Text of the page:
We met up with the year 10’s at Darwin’s light plane airport where they bombarded me with stories of Wadeye, the connections they had made, and the experiences they had enjoyed (or not). Quickly the excitement died down to a realization that “you had to be there” and there they learnt one of the best lessons of travel – it’s purely and simply for you. It was their experience and translating that over to their teacher was something that wouldn’t happen quickly or easily, if at all. Although I was left feeling intrigued about what I would hear throughout the week.
We packed everything into the bus and drove down to Litchfield Tourist Park where we would call home for the week. The teenagers blasted their horrific music and sung at the top of their lungs the entire 2hr journey and as much as it was horrendous, it made me smile. Each day we explored the various waterfalls and tourist stops which included Buley Waterholes, Florence Falls, Tolmer Fall, the Magnetic Termite mounds, Zebra Stone polishing, and my favourite The Cascades. The days would begin incredibly slowly – 10am in fact, which was difficult to manage with our kids (Tom and Gemma) who woke at 6am. By midday, we were on our way into the park to a destination for the afternoon. We spent the hottest parts of the day swimming and exploring the waterways and would return to the homestead around sunset. The group had a breakfast and dinner roster which they’d implemented in Wadeye and it continued to work well. After the kitchen was packed away the students got their phones for 1 hour and called home or uploaded more horrific music to their shared playlist. After phone hour, the students got out their journals and wrote pages upon pages of reflections. This was my favourite time of the day. They would ask each other details about where we went, or what that blokes name was, and I would listen to them make sense of their day. Some of them would share little bits they’d written about Wadeye and they’d reflect on the raw feelings they had about the time, which was now in the past. Their journals will be treasured for a lifetime.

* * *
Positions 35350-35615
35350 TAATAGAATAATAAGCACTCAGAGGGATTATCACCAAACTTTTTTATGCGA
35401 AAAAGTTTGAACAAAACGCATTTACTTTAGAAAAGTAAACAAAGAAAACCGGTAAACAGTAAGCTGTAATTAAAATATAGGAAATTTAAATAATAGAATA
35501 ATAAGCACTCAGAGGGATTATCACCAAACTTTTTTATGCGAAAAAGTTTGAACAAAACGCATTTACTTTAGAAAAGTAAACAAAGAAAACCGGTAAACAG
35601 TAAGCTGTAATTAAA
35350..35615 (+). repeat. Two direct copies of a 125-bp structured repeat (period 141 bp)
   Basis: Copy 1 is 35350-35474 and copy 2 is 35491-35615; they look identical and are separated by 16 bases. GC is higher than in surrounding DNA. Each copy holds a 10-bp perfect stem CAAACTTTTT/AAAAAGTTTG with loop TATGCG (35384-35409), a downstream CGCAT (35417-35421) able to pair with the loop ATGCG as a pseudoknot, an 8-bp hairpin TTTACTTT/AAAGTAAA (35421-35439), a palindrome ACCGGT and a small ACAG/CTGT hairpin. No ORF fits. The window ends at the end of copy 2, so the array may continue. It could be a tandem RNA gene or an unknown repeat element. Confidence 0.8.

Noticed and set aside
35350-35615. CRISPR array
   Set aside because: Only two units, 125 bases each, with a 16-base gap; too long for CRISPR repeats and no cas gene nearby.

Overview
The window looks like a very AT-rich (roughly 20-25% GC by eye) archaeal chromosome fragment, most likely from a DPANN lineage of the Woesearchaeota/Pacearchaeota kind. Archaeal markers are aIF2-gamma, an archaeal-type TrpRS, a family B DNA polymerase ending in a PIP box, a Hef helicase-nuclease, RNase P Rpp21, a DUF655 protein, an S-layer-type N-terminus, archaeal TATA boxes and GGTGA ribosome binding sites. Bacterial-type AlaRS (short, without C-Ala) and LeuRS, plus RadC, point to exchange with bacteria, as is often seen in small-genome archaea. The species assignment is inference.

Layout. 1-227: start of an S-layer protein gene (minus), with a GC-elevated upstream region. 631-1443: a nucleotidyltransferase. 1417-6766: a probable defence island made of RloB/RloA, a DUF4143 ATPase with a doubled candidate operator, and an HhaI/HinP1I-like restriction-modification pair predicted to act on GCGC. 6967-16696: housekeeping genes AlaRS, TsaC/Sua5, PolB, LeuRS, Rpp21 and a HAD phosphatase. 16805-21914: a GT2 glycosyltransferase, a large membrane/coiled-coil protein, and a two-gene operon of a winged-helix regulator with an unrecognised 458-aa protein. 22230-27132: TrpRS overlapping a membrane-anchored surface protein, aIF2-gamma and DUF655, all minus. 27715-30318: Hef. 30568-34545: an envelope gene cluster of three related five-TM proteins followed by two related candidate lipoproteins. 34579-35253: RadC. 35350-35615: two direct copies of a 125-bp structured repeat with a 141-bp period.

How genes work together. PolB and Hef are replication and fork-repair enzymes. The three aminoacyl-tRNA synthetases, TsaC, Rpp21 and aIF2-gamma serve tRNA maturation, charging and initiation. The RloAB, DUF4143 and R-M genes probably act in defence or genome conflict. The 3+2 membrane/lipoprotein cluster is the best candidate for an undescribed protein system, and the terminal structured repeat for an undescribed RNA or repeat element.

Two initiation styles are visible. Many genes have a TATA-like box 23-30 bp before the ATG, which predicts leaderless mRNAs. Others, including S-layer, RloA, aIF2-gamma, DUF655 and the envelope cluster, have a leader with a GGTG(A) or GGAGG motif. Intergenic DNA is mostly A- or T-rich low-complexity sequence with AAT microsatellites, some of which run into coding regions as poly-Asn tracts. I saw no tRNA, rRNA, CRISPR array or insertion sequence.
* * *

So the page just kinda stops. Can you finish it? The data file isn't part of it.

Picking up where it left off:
We had one night in Darwin before we went our separate ways and it happened to coincide with the Mindil Markets. It was the perfect night to end our Northern Territory experience with delicious food stalls, live entertainment, stalls selling all sorts of bits and pieces, arts and crafts, and the most amazing sunset over Mindil Beach. Tommy, Gemma and I left Darwin in 36-degree weather and returned to freezing Mansfield while the group journeyed on to Airlie Beach to meet Amy and Amelie and board the yacht for the next 2 weeks of their cultural experience. Lucky kids.